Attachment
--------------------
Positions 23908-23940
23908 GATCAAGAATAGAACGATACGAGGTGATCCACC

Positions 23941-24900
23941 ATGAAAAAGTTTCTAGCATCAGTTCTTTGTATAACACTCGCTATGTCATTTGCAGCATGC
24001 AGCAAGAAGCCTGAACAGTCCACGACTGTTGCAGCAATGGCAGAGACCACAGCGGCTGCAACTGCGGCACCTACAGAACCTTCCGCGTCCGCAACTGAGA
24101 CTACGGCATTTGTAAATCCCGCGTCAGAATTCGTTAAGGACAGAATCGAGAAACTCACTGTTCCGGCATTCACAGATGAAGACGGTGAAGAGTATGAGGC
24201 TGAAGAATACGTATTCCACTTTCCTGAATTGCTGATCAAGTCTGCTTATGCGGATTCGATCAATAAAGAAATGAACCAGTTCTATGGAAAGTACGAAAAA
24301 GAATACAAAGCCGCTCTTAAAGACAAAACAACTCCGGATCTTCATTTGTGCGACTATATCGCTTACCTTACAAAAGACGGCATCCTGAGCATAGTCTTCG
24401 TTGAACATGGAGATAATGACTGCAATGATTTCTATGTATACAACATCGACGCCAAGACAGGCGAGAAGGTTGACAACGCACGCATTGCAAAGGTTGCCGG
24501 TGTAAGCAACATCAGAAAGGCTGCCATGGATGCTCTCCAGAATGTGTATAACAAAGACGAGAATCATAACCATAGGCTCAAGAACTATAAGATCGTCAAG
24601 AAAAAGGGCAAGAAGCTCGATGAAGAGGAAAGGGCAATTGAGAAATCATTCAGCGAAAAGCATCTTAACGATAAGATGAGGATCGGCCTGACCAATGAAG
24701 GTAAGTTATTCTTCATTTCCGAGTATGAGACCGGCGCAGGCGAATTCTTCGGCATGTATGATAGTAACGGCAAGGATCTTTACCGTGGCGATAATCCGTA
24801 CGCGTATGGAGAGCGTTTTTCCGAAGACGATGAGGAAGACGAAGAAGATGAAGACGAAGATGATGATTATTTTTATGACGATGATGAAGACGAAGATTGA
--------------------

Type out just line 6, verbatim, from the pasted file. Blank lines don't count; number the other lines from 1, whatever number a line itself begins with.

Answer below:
24101 CTACGGCATTTGTAAATCCCGCGTCAGAATTCGTTAAGGACAGAATCGAGAAACTCACTGTTCCGGCATTCACAGATGAAGACGGTGAAGAGTATGAGGC